ICC confident all teams will travel to Pakistan for 2025 Champions Trophy

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British Cricket Championship – Pakistan vs India – 2017 Cricket Champions Cup Final – Oval – 18 June 2017, Pakistan celebrates winning the ICC Champions Cup. Working images via Reuters/Paul Childs

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(Reuters) – India’s participation in the 2025 Champions Cup in Pakistan is a “difficult” issue for the International Cricket Council, but the International Cricket Federation said it was confident all teams would travel to the country for the tournament.

International actors have largely distanced themselves from Pakistan since an attack by Islamist militants on a Sri Lanka team bus in Lahore in 2009 killed six policemen and two civilians.

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The 50-plus tournament will be the first ICC event hosted by Pakistan since it shared the 1996 World Cup with India and Sri Lanka, and last week’s announcement came as a huge boost after England and New Zealand withdrew from tours there in September.

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Asked if the ICC was confident the teams would travel to Pakistan, ICC President Greg Barclay told reporters on Monday: “From what we can see for sure.

“We wouldn’t have given this event if we didn’t think that Pakistan could host it.

“I am sure, as with all countries, that they will put in place the appropriate security plans to deliver the event. We are satisfied and confident that it will move forward.”

There had been fears that decisions by New Zealand and England would once again dampen the prospects for international cricket in Pakistan, but Australia confirmed this month that it would tour next year for the first time since 1998.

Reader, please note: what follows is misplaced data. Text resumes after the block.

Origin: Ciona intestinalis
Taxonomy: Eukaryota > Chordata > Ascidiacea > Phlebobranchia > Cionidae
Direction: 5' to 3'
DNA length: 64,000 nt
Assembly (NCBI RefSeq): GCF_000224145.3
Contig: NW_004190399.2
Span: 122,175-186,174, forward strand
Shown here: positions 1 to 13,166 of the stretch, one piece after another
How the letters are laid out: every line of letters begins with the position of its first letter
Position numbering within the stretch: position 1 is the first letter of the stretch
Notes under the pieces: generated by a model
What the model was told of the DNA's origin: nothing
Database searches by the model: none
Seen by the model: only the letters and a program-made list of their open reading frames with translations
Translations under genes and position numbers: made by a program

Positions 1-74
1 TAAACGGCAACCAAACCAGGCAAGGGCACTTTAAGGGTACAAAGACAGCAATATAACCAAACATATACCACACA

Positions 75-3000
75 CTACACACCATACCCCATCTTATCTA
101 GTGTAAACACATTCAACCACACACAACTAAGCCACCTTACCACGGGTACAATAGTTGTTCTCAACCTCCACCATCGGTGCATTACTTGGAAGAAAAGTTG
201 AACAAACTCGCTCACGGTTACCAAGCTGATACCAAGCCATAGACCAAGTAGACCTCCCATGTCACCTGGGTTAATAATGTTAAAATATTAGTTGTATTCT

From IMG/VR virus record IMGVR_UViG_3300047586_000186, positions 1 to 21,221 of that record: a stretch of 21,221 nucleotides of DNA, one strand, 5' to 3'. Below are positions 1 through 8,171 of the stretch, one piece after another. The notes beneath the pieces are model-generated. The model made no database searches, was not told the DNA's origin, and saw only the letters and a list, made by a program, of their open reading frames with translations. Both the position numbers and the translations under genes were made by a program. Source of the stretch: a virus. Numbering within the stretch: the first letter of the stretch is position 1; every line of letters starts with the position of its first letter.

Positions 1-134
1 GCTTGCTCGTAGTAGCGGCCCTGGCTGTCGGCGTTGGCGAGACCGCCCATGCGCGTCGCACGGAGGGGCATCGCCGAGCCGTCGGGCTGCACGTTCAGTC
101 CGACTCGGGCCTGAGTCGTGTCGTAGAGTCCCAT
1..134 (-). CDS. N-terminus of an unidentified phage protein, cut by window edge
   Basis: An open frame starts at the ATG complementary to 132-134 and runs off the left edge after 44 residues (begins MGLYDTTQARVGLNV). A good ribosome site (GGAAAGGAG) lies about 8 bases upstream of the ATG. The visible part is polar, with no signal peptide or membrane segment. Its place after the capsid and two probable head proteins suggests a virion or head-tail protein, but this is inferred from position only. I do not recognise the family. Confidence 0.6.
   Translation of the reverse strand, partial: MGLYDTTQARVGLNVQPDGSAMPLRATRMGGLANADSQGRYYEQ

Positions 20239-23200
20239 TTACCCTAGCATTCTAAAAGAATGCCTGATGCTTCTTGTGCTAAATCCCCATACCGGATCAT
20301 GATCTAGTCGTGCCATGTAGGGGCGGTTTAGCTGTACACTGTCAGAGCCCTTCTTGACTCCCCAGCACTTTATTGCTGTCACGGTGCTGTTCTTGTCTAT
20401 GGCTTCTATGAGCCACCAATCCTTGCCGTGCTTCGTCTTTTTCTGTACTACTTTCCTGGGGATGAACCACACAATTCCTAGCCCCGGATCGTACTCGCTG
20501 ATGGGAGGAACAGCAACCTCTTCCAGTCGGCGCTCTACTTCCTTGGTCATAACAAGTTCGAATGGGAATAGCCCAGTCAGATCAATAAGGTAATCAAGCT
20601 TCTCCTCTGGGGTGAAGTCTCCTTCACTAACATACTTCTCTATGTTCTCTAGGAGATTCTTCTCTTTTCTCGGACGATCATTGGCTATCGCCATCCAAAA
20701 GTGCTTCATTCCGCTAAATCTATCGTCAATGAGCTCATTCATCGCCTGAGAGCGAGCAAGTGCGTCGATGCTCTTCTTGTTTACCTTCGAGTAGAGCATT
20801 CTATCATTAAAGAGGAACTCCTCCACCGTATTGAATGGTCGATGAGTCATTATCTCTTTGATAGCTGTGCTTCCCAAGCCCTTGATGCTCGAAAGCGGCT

However, prospects for India traveling to Pakistan for the first time since the 2008 Asian Cup remain unclear.

Anurag Thakur, India’s sports minister and former cricket board chair, told reporters last week that security was the main concern and that the government would take the call when the time came.

India hosted Pakistan in a duo series in 2013 but bitter neighbors rarely meet outside world championships these days. Pakistan played in India in the 2011 World Cup as well as the T20 World Cup in 2016.

“We know it’s a tough case,” Barclay said. “From my point of view, I cannot control the geopolitical forces.

“I just hope cricket can be a force to help improve relations between countries. One of the great things that sport can do is help unite nations. If we can do something in a small way to contribute to that, that’s great.”

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(Reporting by Sudiptu Ganguly in Mumbai). Editing by Peter Rutherford

Our Standards: Thomson Reuters Trust Principles.


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